~St Makarios of Egypt

April 27

He who follows the spiritual path must pay great attention to discrimination, since the ability to distinguish between good and evil, and to scrutinize and understand the various tricks through which the devil by means of plausible fantasies leads most people astray, keeps us safe and helps us in every way….

For the devil cannot bring about love either for God or for one’s neighbor, or gentleness, or humility, or joy, or peace, or equilibrium in one’s thoughts, or hatred of the world, or spiritual repose, or desire for celestial things; nor can he quell the passions and sensual pleasure. These things are clearly the workings of grace. For the fruits of the Spirit are love, joy, peace and so on (Galatians 5:22), while the devil is most apt and powerful in promoting vanity and haughtiness.

You know from its effect whether the intellectual light shining in your soul is from God or from Satan.

~St Makarios of Egypt (paraphrased by St Symeon Metaphrastis)

April 23

When people say that it is impossible to attain perfection, to be once and for all free from the passions, or to participate fully in the Holy Spirit, we should cite Holy Scripture against them…for the Lord said: ‘Become perfect, as your heavenly Father is perfect’ (Matthew 5:48), perfection denoting total purity…and St Paul is saying the same as Christ when he writes: ‘…so that we may present every man perfect in Christ’ (Colossians 1:28); and: ‘…until we all attain to the unity of the faith and of the knowledge of the Son of God, to a perfect man, to the measure of the stature of the fullness of Christ’ (Ephesians 4:13).

Those who deny the possibility of perfection inflict the greatest damage on the soul in three ways. First, they manifestly disbelieve the inspired Scriptures. Then, because they do not make the greatest and fullest goal of Christianity their own, and so do not aspire to attain it, they can have no longing and diligence, no hunger and thirst for righteousness (Matthew 5:6); on the contrary, content with outward show and behavior and with minor accomplishments of this kind, they abandon that blessed expectation together with the pursuit of perfection and of the total purification of the passions. Third, thinking they have reached the goal when they have acquired a few virtues, and not pressing on to the true goal, not only are they incapable of having any humility, poverty and contrition of heart but, justifying themselves on the grounds that they have already arrived, they make no efforts to progress and grow day by day.

~St Makarios of Egypt (paraphrased by St Symeon Metaphrastis)


April 22

He who cultivates prayer has to fight with all diligence and watchfulness, all endurance, all struggle of soul and toil of body, so that he does not become sluggish and surrender himself to distraction of thought, to excessive sleep, to listlessness, debility and confusion…satisfied merely with standing or kneeling for a long time, while his intellect wanders far away….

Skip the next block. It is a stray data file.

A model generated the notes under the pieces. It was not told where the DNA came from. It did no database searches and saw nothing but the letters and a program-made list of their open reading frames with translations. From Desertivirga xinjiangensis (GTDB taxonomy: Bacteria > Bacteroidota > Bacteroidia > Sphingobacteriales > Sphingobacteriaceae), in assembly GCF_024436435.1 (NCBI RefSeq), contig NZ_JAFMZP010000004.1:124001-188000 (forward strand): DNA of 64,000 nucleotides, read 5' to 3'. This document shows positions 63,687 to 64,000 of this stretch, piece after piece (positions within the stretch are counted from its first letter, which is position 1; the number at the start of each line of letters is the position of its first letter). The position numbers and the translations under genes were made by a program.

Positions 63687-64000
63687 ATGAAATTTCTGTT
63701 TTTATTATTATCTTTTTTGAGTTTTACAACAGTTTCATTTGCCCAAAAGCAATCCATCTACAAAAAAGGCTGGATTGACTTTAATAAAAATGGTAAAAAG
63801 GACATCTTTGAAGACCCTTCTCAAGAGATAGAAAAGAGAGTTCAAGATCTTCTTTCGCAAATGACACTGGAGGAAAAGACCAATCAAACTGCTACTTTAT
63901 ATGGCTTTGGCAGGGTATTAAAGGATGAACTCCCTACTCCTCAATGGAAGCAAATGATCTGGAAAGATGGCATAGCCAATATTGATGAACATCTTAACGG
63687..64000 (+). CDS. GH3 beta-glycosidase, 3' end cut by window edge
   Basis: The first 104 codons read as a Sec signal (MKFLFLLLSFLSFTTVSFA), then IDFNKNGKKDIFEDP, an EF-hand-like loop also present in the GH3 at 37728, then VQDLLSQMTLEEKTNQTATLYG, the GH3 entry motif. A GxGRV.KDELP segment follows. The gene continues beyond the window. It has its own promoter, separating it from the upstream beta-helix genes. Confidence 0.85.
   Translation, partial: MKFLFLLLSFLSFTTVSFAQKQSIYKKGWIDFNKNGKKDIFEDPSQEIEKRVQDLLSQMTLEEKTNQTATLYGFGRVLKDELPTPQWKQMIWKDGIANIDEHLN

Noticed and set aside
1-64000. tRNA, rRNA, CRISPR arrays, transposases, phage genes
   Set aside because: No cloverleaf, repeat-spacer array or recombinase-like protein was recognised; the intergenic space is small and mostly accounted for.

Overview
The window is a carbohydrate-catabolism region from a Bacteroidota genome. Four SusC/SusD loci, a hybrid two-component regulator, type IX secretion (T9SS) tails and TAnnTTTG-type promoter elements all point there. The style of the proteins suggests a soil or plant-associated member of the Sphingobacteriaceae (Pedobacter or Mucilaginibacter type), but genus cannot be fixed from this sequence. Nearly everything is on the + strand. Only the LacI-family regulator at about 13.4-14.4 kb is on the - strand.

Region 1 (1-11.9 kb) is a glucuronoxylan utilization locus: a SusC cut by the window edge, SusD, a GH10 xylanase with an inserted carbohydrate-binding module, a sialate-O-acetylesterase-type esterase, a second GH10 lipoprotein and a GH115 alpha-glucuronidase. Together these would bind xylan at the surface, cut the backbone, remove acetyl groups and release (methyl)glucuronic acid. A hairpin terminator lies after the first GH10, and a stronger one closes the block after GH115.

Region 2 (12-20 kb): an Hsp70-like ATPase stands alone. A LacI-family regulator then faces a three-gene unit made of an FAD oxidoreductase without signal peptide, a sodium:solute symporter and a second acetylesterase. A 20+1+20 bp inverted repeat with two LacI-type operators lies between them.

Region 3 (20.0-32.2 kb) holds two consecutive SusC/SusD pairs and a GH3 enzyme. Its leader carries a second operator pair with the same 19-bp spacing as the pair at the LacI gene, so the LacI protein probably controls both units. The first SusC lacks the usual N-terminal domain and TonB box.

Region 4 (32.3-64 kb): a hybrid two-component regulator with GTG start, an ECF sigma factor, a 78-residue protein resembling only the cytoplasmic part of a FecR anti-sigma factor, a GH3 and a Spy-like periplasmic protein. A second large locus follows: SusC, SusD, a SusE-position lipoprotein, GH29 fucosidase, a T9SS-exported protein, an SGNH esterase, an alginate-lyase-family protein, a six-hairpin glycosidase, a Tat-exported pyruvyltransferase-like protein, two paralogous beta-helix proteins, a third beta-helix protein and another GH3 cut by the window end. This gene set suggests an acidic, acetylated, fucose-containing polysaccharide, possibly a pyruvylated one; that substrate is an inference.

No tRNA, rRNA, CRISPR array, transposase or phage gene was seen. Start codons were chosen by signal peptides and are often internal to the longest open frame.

Unless humility and love, simplicity and goodness regulate our prayer, this prayer–or, rather, this pretense of prayer–cannot profit us at all. And this applies not only to prayer, but to every labor and hardship undertaken for the sake of virtue…if we do not see in ourselves the fruits of love, peace, joy, simplicity, humility, gentleness, guilelessness, faith, forbearance and kindliness, then we endure our hardship to no purpose….if the fruits of love are not in us, our labor is useless….

The person who has surrendered himself entirely to sin indulges with enjoyment and pleasure in unnatural and shameful passions–licentiousness, unchastity, greed, hatred, guile and other forms of vices–as though they were natural. The genuine and perfected Christian, on the other hand, with great enjoyment and spiritual pleasure participates effortlessly and without impediment in all the virtues and all the supranatural fruits of the Spirit–love, peace, patient endurance, faith, humility and the entire truly golden galaxy of virtue–as though they were natural.

~St Makarios of Egypt (paraphrased by St Symeon Metaphrastis)

April 19

The crown of every good endeavor and the highest of achievements is diligence in prayer. Through it, God guiding us and lending a helping hand, we come to acquire the other virtues. It is in prayer that the saints experience communion in the hidden energy of God’s holiness and inner union with it, and their intellect itself is brought through unutterable love into the presence of the Lord.

…Just as the work of prayer is greater than other work, so it demands greater effort and attention from the person ardently devoted to it, lest without him being aware the devil deprives him of it….he must keep strict watch, so that fruits of love and humility, simplicity and goodness–and, along with them, fruits of discrimination–may grow daily from the constancy of his prayer. These will make evident his progress and increase in holiness, thus encouraging others to make similar efforts.

~St Makarios of Egypt (paraphrased by St Symeon Metaphrastis)